Notes from the rewatch: Fire flip a switch in the final half hour against Seattle

Notes from the rewatch: Fire flip a switch in the final half hour against Seattle

The Chicago Fire picked up a big win against the Seattle Sounders on Saturday.

It wasn't a win against a rival, or even a conference foe jockeying for playoff position. It also wasn't against a full-strength team playing well.

It was big because of the way it happened (a three-goal margin with plenty of action both ways) and who it was in front of (a soldout crowd and a national TV audience).

Despite the temporary euphoria Fire fans left Toyota Park with on Saturday, the players and coaches on the team admitted it wasn't a complete performance. The Fire were largely outplayed in the first half and caught some breaks to go into halftime tied. Seattle hit the crossbar in the first five minutes and the Fire were fortunate to be given a retake on the penalty kick that Nemanja Nikolic eventually scored.

Coach Veljko Paunovic talked about adjustments the team made at halftime that made the difference. Here are some notes on that as well as Drew Conner's tough assignment against Joevin Jones.

Rotating up front

Paunovic said the halftime adjustment of moving from a 4-2-3-1 to a 4-3-3 played a key role in turning things around from the first half to the second half. Seattle had more than 60 percent of the possession in the first half, but the Fire had the edge in possession after halftime.

The biggest difference between the two formations was having Dax McCarty line up as the lone defensive midfielder, meaning he takes a more central role. Clint Dempsey scored Seattle's goal by drifting a bit into midfield to receive the ball and had free space to step into a shot. That's the area the Fire were trying to cover with the subtle formation change. It also freed Schweinsteiger to play a big higher up the field in a more neutral midfield role as opposed to primarily positioning for defensive purposes.


That change helped clear things up defensively, but the attack remained similar. The Fire's four attacking players, Nikolic, David Accam, Luis Solignac and Michael de Leeuw, were swapping positions frequently throughout the match.

Accam was on the right wing the first 12 minutes and then went back to his usual spot on the left wing, swapping back with Solignac. Accam and Nikolic did shift around with Nikolic drifting wide and Accam moving into the center as well. Michael de Leeuw began centrally and moved more to the right wing in the second half before getting subbed out.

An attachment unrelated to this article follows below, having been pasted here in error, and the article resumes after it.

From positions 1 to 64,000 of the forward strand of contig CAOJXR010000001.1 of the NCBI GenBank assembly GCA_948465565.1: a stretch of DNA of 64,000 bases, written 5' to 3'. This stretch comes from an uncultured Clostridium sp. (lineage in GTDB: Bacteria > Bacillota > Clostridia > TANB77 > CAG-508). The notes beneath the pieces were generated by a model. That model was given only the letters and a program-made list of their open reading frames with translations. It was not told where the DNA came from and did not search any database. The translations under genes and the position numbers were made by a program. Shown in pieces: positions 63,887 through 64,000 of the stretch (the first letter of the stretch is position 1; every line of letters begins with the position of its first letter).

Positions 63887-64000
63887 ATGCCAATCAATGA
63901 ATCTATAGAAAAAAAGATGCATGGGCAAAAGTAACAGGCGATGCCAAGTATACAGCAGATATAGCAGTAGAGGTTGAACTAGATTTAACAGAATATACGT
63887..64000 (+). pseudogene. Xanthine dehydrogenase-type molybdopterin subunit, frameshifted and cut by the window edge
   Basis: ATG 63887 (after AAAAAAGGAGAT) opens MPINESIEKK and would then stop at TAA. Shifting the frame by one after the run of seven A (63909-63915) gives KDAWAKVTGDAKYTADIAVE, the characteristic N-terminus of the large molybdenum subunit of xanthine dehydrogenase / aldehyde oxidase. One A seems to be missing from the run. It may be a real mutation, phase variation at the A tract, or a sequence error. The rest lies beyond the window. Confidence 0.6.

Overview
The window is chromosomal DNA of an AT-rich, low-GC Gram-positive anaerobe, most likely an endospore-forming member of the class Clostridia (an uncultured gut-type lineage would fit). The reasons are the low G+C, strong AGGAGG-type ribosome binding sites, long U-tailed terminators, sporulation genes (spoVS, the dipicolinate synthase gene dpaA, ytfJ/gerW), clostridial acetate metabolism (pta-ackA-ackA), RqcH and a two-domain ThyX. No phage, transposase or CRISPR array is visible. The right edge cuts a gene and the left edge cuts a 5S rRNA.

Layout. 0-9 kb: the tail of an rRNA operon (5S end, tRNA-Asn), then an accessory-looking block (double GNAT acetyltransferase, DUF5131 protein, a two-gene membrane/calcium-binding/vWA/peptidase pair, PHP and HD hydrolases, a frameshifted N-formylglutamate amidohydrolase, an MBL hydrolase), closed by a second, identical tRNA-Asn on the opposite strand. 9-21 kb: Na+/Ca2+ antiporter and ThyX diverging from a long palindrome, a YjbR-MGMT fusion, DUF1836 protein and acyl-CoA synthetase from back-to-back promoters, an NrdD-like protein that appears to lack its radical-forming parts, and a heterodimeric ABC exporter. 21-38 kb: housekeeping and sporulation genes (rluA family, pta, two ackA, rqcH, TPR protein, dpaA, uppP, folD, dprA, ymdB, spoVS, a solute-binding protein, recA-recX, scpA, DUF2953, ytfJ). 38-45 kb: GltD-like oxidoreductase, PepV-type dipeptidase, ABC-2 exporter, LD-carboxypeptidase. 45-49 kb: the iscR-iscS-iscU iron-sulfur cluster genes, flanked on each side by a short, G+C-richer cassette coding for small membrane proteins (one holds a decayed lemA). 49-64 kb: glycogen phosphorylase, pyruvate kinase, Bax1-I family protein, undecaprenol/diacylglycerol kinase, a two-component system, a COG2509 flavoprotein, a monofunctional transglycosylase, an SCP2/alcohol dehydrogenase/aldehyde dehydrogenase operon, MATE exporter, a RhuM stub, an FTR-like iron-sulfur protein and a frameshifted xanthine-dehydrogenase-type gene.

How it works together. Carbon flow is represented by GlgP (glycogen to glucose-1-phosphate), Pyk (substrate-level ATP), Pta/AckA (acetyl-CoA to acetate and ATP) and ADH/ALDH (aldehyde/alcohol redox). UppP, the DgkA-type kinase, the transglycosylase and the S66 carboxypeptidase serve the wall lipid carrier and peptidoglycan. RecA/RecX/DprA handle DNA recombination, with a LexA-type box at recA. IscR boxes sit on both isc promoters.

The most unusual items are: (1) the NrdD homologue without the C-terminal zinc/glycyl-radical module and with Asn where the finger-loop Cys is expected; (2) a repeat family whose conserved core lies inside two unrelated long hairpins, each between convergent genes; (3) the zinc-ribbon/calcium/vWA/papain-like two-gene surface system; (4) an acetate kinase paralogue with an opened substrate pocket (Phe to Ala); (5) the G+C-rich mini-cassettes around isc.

The combination of having four attackers and having them swap positions allowed them to cause some chaos in Seattle’s defense. Throw in McCarty and Schweinsteiger being able to quickly change the point of attack, something the Fire didn’t always do well last year under Paunovic, and the free-moving attackers were able to take advantage when there was an opening.

It’s also worth noting that Seattle was without stud centerback Roman Torres and was playing a regular starter in the central midfield, Cristian Roldan, at right back.

Maybe on another day Seattle’s defense could have coped better with what the Fire threw at them, but they were not able to do so on Saturday.

Tempo change after halftime

Another shift after halftime that came as a result of the Fire's adjustments was the tempo of the match. Both teams had nine total shots at halftime in a back-and-forth 45 minutes.

The Fire had extended periods of possession in the first 15 minutes of the second half, but the only shot of the second half before Accam's goal in the 60th minute was an off target effort from Clint Dempsey. This was a drastic change from the first half.

The Fire methodically picked Seattle apart on the second goal. Schweinsteiger started the play with a first-time lofted ball that hit Conner open on the right to switch the play. Conner, de Leeuw and Schweinsteiger combined well to unlock Seattle’s defense. This goal opened the tempo of the game right away.

In the next 20 minutes after the goal, the Fire had five more shots, including the third and fourth goals. Matt Polster and Jonathan Campbell subbed into the match and the Fire went to a 5-3-2 that was another tactical change.

"It made it a little easier to play out of the back and exploit some of the wide spaces, which made us get into their half a little bit easier and create chances,” Polster said.

Drew Conner vs. Joevin Jones

After a tough matchup in LA for his first career start, Conner went up against arguably the league's best left back going forward in former Fire player Joevin Jones. Jones toasted Conner twice in the first five minutes to create chances near the box and set up a shot for Nicolas Lodeiro in the ninth minute, which Lodeiro badly scuffed, when Conner backed off to respect Jones' speed. It was an ominous start, but Jones didn't get forward much after that.

It wasn't exactly Conner's doing as much as cover and adjustments. The Fire having more possession in the second half certainly helped.

In terms of 1v1 defending, it wasn't a bright spot for Conner, but most right backs in the league have trouble staying with Jones. The positive sign for the Fire was the ability to adjust and cover for Conner when the first 10 minutes showed that was needed.